Marketing to a Generation Raised in Isolation
With cases of coronavirus continuing to rise as states begin reopening their economies and many of us surface from our own isolation and lockdowns, it can be difficult to look toward the future, especially when the future looks so uncertain. The world has changed drastically, and not solely in terms of the epidemiological research being conducted and effects of a worldwide pandemic; but also in terms of marketing to a generation raised in isolation.
Businesses of every size have struggled. Their ability to safely protect their workers while also providing the flexibility of services they once offered has proven to be difficult to maintain without the steady flow of traffic and communication that was once possible. With a new generation being raised in a time of uncertainty, unrest, and isolation, what can we predict about their changes in preference, taste, and motivations in a new, virus-ravaged marketplace? Furthermore, how will the generations who experienced life before lockdown change, distorting the essence of retail selling and branding as a whole? What kind of consumer will emerge in this unexplored frontier?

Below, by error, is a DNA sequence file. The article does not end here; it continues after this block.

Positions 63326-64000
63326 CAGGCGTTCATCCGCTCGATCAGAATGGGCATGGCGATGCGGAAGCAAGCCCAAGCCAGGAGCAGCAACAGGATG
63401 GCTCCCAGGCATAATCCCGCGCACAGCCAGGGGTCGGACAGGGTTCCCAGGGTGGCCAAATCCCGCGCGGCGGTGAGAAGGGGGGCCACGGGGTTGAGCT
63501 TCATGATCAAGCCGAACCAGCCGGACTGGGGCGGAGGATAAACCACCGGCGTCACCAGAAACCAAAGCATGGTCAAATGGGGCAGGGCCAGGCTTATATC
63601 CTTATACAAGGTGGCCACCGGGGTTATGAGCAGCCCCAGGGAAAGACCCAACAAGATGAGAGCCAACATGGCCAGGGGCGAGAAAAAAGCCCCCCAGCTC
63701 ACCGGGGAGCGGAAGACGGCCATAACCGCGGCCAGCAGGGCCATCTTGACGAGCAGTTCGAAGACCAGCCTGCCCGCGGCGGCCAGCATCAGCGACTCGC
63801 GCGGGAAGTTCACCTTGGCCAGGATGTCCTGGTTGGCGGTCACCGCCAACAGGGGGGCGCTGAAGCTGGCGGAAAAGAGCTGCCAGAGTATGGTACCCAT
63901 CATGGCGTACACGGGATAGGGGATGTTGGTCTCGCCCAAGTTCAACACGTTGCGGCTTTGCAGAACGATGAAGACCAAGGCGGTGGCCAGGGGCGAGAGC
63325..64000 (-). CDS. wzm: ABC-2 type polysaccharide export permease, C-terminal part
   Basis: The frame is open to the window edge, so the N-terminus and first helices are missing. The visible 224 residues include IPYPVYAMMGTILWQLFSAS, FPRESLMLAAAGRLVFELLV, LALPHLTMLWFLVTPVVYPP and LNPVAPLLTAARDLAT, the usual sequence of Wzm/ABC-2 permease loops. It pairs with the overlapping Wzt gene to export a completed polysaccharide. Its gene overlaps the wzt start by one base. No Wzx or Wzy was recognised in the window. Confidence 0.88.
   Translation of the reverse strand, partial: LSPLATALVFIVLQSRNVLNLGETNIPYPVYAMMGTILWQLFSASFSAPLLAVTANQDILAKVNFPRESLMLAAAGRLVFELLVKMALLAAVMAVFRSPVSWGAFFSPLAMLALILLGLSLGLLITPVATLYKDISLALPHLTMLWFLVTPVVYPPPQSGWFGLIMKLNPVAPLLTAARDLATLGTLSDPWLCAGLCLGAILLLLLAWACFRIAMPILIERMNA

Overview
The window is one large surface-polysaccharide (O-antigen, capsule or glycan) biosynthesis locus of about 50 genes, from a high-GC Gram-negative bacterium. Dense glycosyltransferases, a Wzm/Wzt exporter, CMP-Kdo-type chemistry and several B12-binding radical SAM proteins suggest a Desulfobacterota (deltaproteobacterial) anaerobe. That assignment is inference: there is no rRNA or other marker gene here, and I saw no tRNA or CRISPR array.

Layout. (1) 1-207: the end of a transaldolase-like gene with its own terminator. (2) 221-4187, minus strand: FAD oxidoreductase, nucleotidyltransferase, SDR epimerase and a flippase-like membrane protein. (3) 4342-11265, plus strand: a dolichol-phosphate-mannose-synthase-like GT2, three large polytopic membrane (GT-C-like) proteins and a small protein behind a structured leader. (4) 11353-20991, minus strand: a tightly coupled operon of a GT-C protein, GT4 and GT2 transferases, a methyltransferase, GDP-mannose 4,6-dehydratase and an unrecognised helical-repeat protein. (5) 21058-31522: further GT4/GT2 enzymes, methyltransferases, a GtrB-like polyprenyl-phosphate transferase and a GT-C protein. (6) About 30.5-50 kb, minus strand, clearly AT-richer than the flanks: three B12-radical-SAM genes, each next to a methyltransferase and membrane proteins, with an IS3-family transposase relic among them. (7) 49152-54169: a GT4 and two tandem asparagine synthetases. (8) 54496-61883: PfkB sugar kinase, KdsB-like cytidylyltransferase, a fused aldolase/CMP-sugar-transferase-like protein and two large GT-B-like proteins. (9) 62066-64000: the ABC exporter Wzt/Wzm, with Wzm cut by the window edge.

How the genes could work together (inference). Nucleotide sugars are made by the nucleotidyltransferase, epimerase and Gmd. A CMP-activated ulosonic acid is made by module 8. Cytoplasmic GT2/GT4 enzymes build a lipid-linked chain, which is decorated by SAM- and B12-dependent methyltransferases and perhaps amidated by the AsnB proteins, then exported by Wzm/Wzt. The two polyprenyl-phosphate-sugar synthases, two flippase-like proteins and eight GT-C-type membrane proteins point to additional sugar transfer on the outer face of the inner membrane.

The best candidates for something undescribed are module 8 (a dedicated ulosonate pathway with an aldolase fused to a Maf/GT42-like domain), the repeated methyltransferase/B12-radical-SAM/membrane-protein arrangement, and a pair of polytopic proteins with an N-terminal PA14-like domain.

We can only guess that the new young buyer will be greatly affected by the environment in which they were introduced to the market. Increased screen time and time at home will create a generation that places an even larger emphasis on social media presence and at-home products and services, as well as a business’s attention to self-reliance and its self-education towards customers. These mask-wearing, Zoom-calling, cautious new consumers will grow increasingly okay with the scattered nature of the world and seek an understanding of the cluttered life they are now forced to live, along with empathy towards the general nature of the pandemic and the losses it has caused. Transparency within companies and among each other will be increasingly important, as trust in their safety while participating in the market will be almost certainly a prerequisite. These characteristics will culminate in the largest shift in consumer taste and engagement that the market has seen in a long time, and it will likely unseat some brands and catapult others to the top of the heap — in a marketplace shakeup that will ultimately benefit both buyers and sellers.